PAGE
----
September 28: Community Oncology Advocacy Summit 2022 – Educating Cancer Advocates

Cancer care isn’t simple. Being an effective advocate means understanding multiple issues from different perspectives and communicating your position clearly and succinctly. Join us for the 2022 Community Oncology Advocacy Summit as policy experts provide insight on the hot-button issues considered by Congress and government agencies, physicians discuss the latest challenges they face in cancer care, and so much more.

Register for this live, virtual event today!


Advocacy Chats – Educational Conversations on Policy Issues & Cancer Research

ICYMI: The Psychosocial Impact of Cancer
A cancer diagnosis affects the body and mind. Psychological symptoms like depression and anxiety can cause interruptions in care, careers, and relationships. Treating mental health is crucial to ensuring successful cancer treatment. Rose Gerber, MS, director of patient advocacy & education at COA, and Lauren Chatalian, MSW, LCSW, director of advocacy and women and children’s program manager at CancerCare, discussed the practical concerns families may experience throughout the cancer care continuum and the resources CancerCare has available for those in need. Stream it on @OncologyCOA’s YouTube channel now.


Understanding Advocacy in a Community Oncology Setting – Media Relations: Letters to the Editor & Op-Eds

Of the many media relations tactics available to advocates, the most common platforms are letters to the editor and op-eds. A letter to the editor is typically written in response to a story published in a newspaper, offers a clear, opposing point of view, and is no longer than 250 words. Advocates can use letters to the editor to draw attention to planned events, a personal story, or a larger policy debate. Be sure to follow any specific submission guidelines that outlets may require and develop messages that are compelling and insightful.

An op-ed should be message-driven and clearly define the author’s point of view on a particular issue; advocates typically have between 600-750 words to leverage using the platform. The best pieces include a well-defined point of view delivered early in the piece, and the rest makes two or more points that support the thesis. Just as with letters to the editor, advocates should consult submission guidelines before drafting to increase chances of being published.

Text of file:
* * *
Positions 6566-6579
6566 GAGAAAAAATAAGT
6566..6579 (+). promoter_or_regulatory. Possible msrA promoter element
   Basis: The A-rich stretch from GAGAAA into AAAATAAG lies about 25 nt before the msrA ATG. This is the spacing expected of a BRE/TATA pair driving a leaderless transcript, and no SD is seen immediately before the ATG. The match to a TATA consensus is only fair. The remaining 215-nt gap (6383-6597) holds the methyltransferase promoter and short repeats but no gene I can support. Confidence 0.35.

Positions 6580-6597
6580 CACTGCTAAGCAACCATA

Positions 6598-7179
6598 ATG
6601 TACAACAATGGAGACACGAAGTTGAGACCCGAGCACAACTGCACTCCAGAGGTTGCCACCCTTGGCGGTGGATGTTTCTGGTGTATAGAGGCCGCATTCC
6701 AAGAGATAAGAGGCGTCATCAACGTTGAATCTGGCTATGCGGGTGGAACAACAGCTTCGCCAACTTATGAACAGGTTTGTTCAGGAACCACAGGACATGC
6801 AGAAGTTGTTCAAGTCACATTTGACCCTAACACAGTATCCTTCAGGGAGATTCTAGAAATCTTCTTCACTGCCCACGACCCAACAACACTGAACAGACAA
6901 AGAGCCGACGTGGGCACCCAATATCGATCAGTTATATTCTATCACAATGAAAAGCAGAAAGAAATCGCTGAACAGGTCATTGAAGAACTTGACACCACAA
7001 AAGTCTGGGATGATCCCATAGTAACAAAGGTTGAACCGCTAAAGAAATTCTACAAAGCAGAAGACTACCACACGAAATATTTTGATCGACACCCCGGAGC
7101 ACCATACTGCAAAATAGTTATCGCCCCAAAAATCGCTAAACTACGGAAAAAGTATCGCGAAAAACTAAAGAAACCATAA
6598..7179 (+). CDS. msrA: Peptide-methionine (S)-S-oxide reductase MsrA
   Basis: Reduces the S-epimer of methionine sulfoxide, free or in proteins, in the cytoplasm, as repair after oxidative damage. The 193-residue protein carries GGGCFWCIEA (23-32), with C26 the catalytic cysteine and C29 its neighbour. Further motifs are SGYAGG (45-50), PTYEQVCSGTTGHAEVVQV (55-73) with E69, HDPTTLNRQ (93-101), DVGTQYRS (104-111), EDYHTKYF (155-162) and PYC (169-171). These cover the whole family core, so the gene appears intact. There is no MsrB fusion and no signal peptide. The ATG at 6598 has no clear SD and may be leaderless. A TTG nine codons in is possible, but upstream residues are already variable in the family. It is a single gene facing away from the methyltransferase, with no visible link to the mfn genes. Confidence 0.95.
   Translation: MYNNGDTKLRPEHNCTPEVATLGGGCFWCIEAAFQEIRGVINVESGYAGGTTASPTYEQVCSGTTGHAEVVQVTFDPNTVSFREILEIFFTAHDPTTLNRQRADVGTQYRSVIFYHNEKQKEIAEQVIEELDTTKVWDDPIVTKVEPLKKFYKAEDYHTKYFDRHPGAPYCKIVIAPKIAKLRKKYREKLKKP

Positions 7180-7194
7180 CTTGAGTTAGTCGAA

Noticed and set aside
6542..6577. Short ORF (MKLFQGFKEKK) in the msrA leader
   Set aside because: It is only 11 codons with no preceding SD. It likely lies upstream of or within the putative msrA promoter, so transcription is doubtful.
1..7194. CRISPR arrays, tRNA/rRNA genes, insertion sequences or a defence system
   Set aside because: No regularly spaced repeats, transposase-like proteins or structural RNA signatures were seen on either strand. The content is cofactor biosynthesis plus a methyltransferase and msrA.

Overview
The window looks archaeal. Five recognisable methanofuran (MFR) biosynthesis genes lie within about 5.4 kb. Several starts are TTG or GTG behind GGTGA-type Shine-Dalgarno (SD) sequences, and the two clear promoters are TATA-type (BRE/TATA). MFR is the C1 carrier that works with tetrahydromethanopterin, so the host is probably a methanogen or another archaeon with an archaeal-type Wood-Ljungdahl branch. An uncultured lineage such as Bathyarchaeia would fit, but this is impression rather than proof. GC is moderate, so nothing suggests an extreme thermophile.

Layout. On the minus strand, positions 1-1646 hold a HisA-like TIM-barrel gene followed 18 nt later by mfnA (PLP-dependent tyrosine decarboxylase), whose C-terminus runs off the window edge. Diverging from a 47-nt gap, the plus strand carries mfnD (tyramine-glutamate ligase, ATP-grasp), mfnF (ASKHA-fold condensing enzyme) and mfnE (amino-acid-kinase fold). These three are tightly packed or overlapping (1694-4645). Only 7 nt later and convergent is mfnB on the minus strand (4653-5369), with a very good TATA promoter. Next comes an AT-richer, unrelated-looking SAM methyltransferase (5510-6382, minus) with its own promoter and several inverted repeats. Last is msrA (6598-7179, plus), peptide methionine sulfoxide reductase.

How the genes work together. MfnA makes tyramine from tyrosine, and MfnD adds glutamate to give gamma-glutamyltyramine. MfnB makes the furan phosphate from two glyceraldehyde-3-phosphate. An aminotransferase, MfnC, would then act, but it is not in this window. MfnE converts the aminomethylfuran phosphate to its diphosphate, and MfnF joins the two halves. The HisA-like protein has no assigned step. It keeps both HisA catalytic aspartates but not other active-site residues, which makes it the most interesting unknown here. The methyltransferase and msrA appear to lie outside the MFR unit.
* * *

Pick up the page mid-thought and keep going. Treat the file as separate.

• Learn more about community oncology, the challenges practices face, and how you can get involved by visiting CPAN’s Education & Resources library.


Cancer News You Can Use

Most People At Risk For Lung Cancer Never Get Screened: Here’s How To Fix That
Scientific American 09/06
Lung cancer kills about 130,000 people in the United States every year, but early detection makes a dramatic difference: if diagnosed in its localized stages, lung cancer has an almost 60% five-year survival rate. Most people at risk of developing lung cancer never get screened for it¬—increasing outreach to at-risk groups and expanding eligibility could change that.

New Drug Pricing Law Puts Cancer Drugs In The Spotlight
Axios 08/24
The drug industry argues that the new federal drug pricing law will keep oncology treatments from reaching some patients who need them. But experts say the current system lets companies profit from developing drugs that yield only incremental advances—and that cancer drugs will still be valuable enough for companies to pursue.

Lifesaving Cancer Treatment Out Of Reach For Rural People
NBC News 08/23
CAR T-cell therapy uses a patient’s T cells, a key part of the immune system, to fight cancer—the treatment, while highly effective, requires patients to be closely monitored for potentially fatal side effects and is available at only about 150 transplant centers, where specialists are available to oversee care. That creates an accessibility issue for roughly half of U.S. adults who live at least a half-hour from the nearest transplant center.


Community Oncology 101 – What is Cancer Staging? 

Cancer staging is an essential part of the treatment process. In this edition of Community Oncology 101, we dive into cancer staging and why it’s essential for meeting the unique needs of all patients.
Watch on @OncologyCOA’s YouTube channel today.


Resources for Chapters

Want to learn more about the biggest cancer care challenges and the policies that affect them? Catch up on CPAN Advocacy Chats, 30-minute educational webinars designed to help advocates stay up to date on the key cancer policy issues. View the full library of CPAN Advocacy Chats.


Read the entire CPAN News Bulletin here.